Purchase of assets from companies probed in corruption cases

Even before filing for in-court reorganization in June 2019, Odebrecht had started selling out assets to make cash in an attempt to survive the so-called “Operation Car Wash” probe and its aftermath. But what are the risks potential investors have to consider when assessing investments in companies involved in corruption probes in Brazil?

The Clean Company Act provides that, except in cases of fraud, liability for fines and damages of companies that merge with or buy entities involved in wrongdoings is limited to the value of the assets transferred to such investor. Other sanctions, such as prohibition to participate in public bids, may not be imposed upon the relevant investor.

In theory this ensures predictability and limits the extent of liability that may arise from the investment made. The problem is that the Clean Company Act is only one among several statutes that vest a large number of authorities with concurring jurisdiction to impose sanctions on companies involved in corruption cases. The Public Probity Act, Public Procurement Act, Federal Court of Auditors Act and Competition Act do not contain similar provisions.

As a result, the acquisition of assets from companies involved in wrongdoings or the merger with one of them bring the risk that the resulting entity or the investor may be held liable for very large sums in damages and fines, along with other sanctions.

Two circumstances may mitigate this risk: (i) if the target company has already entered into leniency or settlement agreements with authorities that have the power to impose the harshest sanctions on it; and (ii) if the assets are being purchased in the context of in-court reorganization proceedings.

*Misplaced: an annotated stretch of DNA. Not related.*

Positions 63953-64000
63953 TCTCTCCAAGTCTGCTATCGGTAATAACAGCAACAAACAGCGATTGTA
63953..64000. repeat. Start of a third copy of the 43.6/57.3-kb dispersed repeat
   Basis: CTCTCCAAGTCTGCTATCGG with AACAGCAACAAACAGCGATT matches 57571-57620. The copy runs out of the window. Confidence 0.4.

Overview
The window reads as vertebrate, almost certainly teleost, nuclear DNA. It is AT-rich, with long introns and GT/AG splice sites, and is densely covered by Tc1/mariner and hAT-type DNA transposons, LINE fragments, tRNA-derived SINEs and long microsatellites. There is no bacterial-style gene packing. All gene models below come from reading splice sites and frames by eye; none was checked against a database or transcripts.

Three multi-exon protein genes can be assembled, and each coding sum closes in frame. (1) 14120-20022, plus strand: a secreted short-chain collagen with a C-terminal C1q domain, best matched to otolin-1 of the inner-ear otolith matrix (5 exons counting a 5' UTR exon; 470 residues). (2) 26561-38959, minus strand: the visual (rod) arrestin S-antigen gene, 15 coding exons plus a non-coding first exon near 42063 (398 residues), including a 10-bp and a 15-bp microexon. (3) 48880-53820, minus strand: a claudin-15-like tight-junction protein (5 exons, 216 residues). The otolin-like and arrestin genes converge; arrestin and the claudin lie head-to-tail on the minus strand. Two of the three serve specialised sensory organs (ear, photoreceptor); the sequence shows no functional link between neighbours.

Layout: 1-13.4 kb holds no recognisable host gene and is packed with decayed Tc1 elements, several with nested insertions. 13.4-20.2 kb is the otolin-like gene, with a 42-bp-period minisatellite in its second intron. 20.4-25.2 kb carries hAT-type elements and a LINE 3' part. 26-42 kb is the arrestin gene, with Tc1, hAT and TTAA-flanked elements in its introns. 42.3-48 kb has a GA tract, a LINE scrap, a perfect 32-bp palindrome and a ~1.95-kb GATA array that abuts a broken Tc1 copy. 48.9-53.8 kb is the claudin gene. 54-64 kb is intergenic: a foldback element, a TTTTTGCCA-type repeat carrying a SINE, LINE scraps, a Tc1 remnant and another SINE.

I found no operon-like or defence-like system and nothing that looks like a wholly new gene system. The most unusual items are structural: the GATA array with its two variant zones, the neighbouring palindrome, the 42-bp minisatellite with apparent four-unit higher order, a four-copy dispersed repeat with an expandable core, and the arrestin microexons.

Indeed, pursuant to the Business Insolvency Act, the restructuring plan may provide for corporate spin-offs, asset sales and other means to rescue the debtor, and in case any such business units or assets are transferred through a court-supervised sale, then investors will not succeed the sellers in their obligations or liability related to previous facts.

As to the purchase of assets from companies that have already executed agreements with authorities, experience shows that companies that have settled with the Federal Controller’s Office, the Federal Attorney’s Office, CADE (the antitrust authority) and the Federal Prosecutor’s Office have been able to mitigate or exclude their exposure to additional sanctions and damage claims from other authorities.

To be clear, there is no guarantee that authorities will not impose additional sanctions in the future; but there is a strong bona fide argument to the effect that no further sanctions are to be imposed.

The decision on the part of investors should be contingent upon a review of the agreements already executed by the company being probed and upon a thorough assessment of the specific sanctions and damages claims to which the company and the investor may still be subject.

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L&S Authors

Marcos Drummond Malvar

Marcos Drummond Malvar

Associate

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